When we tell people that Panoptika is focused on Customer Understanding it sometimes seems to confuse them. I guess that’s normal, as the current practice can be different depending on your organization. When we talk a bit more a typical response is “Oh, you mean Business or Customer Intelligence?”, or even, “Market Research?”
We’re not a big fan of the term Customer Intelligence…it kinda sounds like spying, doesn’t it? Your customer needs to know that you want to understand them so you can deliver products and services they want and need, as opposed to trying to seduce them into buying.
So let’s look at a few of the aspects of Customer Understanding that our clients have needed help with, and see if they resonate with you.
In the first example, do you understand where your product or service fits into your customers’ operations? How and when they use it? If they use in in conjunction with other companies’ products? What happens immediately before and after they use your product? If you don’t understand this, you may be missing out on opportunities for line extensions, improved pricing, or other value added services.
How can we help you get a better handle on all of this? First, we help develop a roadmap you can use to walk the customer through their day, focusing on all their daily or weekly tasks, with them as the star of the story, rather than the product you sell. The drawback to this is that often it tries to impose a linear sequence in jobs that are more convoluted. It might be better to use an analogy, such as a Spider Web, to map out the interactions that occur in and around the problems they have to solve, and where your product fits in all of that. In either of these methods, the important part is listening to the story they tell, which will reveal not only the facts, but the emotions they experience.
Another fundamental aspect of Customer Understanding is the ability to deliver the right features for your key customers. It seems everyone has their own way of trying to determine this, but we recommend getting your customers intimately involved in the discussion. Our friends at Conteneo have developed some great tools we often use, regardless of whether you are able to get your customers together in a room, or they are far away and you need to engage them remotely.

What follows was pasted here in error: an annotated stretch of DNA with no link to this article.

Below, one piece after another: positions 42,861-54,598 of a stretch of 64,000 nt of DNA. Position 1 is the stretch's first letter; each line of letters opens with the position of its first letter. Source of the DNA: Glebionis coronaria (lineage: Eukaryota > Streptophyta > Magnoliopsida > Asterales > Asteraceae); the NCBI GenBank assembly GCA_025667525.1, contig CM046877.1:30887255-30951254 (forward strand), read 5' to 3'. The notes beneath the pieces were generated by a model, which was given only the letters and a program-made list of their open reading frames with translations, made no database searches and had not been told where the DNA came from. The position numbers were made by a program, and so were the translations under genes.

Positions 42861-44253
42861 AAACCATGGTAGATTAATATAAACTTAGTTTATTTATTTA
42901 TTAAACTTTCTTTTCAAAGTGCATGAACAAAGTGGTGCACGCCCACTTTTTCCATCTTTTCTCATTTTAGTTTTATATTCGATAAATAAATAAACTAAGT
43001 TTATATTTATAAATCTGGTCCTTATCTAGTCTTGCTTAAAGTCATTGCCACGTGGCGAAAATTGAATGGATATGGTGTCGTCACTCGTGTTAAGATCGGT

If you have the opportunity to get key customers in one place, at an industry conference or site visit, we can use Buy a Feature, a game where players work collaboratively to purchase the features they feel are most important to them. If your team is together, but neither you nor the customer can afford a face-to-face meeting, then the online version, called Decision Engine, may be a better choice. It’s a powerful graphic interface we use to accomplish the same goals, but using a cloud platform and a chat function. Working in teams of up to 8 people, each player has a limited amount of money to spend on the features they feel are most important. The key is they don’t have enough to buy everything they want, so they have to negotiate with the other players to successfully get what’s important to them. This lets you hear the “why” – which is more important than the money when it comes to motivating action. It’s the heart-and-mind part of the story.
As in most Customer Understanding discovery work, the ultimate outcome is a clearer picture of why certain things are important to your customers. It helps reveal the pain they experience, they problem they’re encountering, or the need they can’t always articulate (or won’t, because the idea of a possible solution is beyond their imagination).
Last of all, let’s think about developing empathy, or improving your ability to see things from your customers’ perspective. A tool we’ve found extremely helpful is called an Empathy Map. It’s not a new tool, and you may have seen it before. For our clients, it still always nets some real value. You can use the Empathy Map in a couple of different ways. The most effective is to actually have your customer map out what they hear, what they say, and what they think in a particular situation. Again, we can do this in person, or use an online visualization tool. The second way, which can also be very powerful, is to have you team complete the same exercise, but put themselves in the customer’s shoes. Whether it’s engineering, sales, marketing, or finance, when they start to think about what’s in the customer’s head at the time of interaction – somehow that’s when the magic happens.
If you’d like to learn how to use some of these tools and techniques to strengthen your customer relationships, we’re here to help.
Always sharpening our tools,
Steve and Megann